​Taking the Selma marchers' struggle for granted

Alabama State Troopers swing billy clubs to break up a civil rights voting march at the Edmund Pettus Bridge in Selma, Alabama, March 7, 1965.

AP

It is hard not to be moved by the experience when you walk across that bridge, as I just did with John Lewis.


I kept thinking: What was going through those people's minds when they saw the hundreds of men on horseback with billy clubs and guns who were waiting for them at the bottom of the hill where I am standing now?

They had to expect the worst.

But they marched anyway, because they were determined to get something they had never had -- the right to vote.

And because of what they did, they made America a better place for all of us.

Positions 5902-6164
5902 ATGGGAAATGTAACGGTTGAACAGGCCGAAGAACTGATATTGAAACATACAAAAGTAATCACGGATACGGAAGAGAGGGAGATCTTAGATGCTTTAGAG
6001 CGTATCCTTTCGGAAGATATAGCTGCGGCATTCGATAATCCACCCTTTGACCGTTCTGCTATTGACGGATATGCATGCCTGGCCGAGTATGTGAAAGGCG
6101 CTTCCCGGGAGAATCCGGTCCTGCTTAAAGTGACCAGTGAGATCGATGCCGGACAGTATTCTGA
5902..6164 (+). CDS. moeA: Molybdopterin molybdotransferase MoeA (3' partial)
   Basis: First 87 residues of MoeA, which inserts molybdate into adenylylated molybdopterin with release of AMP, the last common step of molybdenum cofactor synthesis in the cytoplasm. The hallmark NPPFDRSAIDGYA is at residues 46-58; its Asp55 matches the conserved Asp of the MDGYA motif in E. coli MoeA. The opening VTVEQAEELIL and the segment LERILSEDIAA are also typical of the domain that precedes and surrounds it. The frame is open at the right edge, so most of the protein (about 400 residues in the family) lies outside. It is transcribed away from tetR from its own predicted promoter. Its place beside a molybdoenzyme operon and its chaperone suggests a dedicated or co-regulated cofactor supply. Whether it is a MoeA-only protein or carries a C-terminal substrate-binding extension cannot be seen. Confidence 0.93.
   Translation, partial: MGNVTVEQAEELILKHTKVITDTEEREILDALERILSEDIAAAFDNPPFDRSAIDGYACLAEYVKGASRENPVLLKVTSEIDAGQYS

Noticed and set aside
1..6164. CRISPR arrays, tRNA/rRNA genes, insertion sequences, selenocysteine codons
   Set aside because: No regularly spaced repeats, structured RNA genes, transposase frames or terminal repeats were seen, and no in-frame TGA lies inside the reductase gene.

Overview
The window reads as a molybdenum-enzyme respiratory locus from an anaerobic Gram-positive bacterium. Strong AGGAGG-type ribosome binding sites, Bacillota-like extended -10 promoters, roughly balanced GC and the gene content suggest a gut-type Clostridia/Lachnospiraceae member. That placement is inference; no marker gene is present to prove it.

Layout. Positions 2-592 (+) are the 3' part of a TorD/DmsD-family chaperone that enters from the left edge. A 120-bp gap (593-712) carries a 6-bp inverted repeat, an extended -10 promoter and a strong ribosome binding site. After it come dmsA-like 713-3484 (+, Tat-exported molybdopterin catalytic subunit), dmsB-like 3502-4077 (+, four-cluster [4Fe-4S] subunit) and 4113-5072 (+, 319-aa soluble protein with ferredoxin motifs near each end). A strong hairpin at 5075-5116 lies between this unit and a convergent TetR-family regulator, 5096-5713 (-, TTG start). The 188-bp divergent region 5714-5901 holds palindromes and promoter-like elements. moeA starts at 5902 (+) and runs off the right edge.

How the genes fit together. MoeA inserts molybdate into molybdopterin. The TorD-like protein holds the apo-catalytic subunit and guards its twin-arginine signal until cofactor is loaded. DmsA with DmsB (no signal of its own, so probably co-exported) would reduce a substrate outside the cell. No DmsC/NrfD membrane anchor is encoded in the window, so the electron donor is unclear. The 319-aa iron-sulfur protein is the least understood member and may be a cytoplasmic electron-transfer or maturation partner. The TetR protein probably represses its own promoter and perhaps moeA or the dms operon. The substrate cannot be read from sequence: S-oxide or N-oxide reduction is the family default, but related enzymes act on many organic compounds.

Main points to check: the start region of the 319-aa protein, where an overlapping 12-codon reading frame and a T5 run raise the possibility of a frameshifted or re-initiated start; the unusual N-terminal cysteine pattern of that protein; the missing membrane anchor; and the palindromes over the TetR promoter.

selma-civil-rights-march-620-bridge.jpg
Alabama State Troopers swing billy clubs to break up a civil rights voting march at the Edmund Pettus Bridge in Selma, Alabama, March 7, 1965. AP

But I wonder if, 50 years later, do we take for granted now what they did? Have we become so disgusted with dysfunctional government that we have forgotten the vote is our best way and our best weapon to change it?

Yet only 36 percent of us showed up to vote in the last election.

What happened here was shameful, but when only 36 percent of us show up to vote, well, that's something that there's not much to be proud about, either.

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    Bob Schieffer is a CBS News political contributor and former anchor of "Face The Nation," which he moderated for 24 years before retiring in 2015.